Normally, a president facing impeachment argues that those proceedings are a grave distraction from his weighty foreign policy responsibilities, and that national security will suffer as a result. In President Trump’s case, a distraction is a good thing, because when he focuses spastically and sporadically on foreign policy, he usually makes the situation far worse.

Think of Trump’s pullout from the Iran nuclear deal, which has led Tehran to accelerate its enrichment of fissile material and its attacks on neighbors. Or Trump’s love affair with Kim Jong Un, which has allowed the North Korean tyrant to continue developing his nuclear and missile programs while escaping international isolation. (U.S. talks with North Korea broke down again this weekend.) Or Trump’s costly trade war with China, which has no end in sight. Or Trump’s attempts to enlist countries such as Ukraine and Australia in his domestic political vendettas, which places them in an impossible position.

One of the few bright spots in the president’s calamitous foreign policy has been the battle against the Islamic State. Trump inherited from President Barack Obama a sensible strategy which depended on augmenting the Syrian Democratic Forces (primarily Kurdish fighters) with U.S. advisers and air support. The result was the smashing of the Islamic State’s caliphate and the establishment of a U.S.-backed zone in eastern Syria that prevented Bashar al-Assad from extending his rule across the entire country with the help of his Iranian and Russian allies.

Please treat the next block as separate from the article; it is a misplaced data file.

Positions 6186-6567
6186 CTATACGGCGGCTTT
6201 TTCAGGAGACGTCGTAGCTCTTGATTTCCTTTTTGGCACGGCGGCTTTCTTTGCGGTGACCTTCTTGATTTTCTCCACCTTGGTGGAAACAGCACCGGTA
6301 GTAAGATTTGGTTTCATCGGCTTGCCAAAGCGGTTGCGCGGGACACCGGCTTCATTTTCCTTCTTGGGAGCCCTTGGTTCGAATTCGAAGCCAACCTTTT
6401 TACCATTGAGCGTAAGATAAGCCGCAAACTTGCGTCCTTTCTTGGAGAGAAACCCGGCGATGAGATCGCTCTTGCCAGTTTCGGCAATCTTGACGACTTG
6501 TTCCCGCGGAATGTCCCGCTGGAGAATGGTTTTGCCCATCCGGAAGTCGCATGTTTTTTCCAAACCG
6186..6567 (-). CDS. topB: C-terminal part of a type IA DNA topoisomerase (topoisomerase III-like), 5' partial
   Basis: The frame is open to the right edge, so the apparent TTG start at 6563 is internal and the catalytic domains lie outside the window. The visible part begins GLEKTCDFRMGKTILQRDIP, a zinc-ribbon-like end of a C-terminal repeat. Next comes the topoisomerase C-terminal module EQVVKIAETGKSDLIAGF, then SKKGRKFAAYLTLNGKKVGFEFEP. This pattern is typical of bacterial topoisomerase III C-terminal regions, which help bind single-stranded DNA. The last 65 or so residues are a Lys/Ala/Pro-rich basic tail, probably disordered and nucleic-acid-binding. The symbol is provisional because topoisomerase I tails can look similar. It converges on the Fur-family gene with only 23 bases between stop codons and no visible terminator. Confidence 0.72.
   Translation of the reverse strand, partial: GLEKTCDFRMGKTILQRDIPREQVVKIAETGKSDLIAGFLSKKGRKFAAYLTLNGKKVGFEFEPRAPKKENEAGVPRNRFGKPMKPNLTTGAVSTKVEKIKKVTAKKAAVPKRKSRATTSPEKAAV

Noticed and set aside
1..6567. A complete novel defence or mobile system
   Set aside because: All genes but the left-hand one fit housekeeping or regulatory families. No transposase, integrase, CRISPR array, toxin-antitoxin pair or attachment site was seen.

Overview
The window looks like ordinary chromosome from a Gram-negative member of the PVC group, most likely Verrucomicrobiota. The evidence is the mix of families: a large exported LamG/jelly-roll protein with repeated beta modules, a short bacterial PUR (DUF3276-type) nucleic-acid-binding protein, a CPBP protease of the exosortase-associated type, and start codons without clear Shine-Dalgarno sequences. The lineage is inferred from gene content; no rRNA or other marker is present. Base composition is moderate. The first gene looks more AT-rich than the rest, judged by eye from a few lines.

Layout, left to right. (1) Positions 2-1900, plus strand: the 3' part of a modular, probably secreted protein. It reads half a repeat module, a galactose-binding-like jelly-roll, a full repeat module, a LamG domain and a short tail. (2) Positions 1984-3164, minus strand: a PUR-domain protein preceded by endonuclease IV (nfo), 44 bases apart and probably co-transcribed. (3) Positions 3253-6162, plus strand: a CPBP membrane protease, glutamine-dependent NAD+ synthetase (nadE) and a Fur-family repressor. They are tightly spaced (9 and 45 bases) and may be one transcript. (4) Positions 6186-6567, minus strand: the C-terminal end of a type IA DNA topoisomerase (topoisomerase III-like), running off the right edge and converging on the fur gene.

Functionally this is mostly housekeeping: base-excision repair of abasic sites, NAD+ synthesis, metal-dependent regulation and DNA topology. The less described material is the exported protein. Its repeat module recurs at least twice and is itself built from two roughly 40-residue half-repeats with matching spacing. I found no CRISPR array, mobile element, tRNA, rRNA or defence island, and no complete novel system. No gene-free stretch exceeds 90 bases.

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Alas, Trump cannot help but mess with success. In December, after a call with Turkish president Recep Tayyip Erdogan, he announced a pullout of all U.S. forces from Syria, causing then-Defense Secretary Jim Mattis and Brett McGurk, then the senior envoy in the fight against the Islamic State, to resign in disgust. John Bolton, the national security adviser at the time, eventually convinced the mercurial president to merely reduce the number of U.S. troops in Syria from 2,000 to fewer than 1,000. Even this move, though not as bad as a complete pullout, has proved costly.

In August, the inspector generals for the State and Defense departments reported that the Islamic State retains 14,000 to 18,000 fighters in Syria and Iraq and is stepping up insurgent operations in both countries. The drawdown of U.S. forces, the inspectors general wrote, “decreased the amount of resources and support available to . . . Syrian partner forces at a time when they need additional reinforcing for counterinsurgency operations against ISIS.”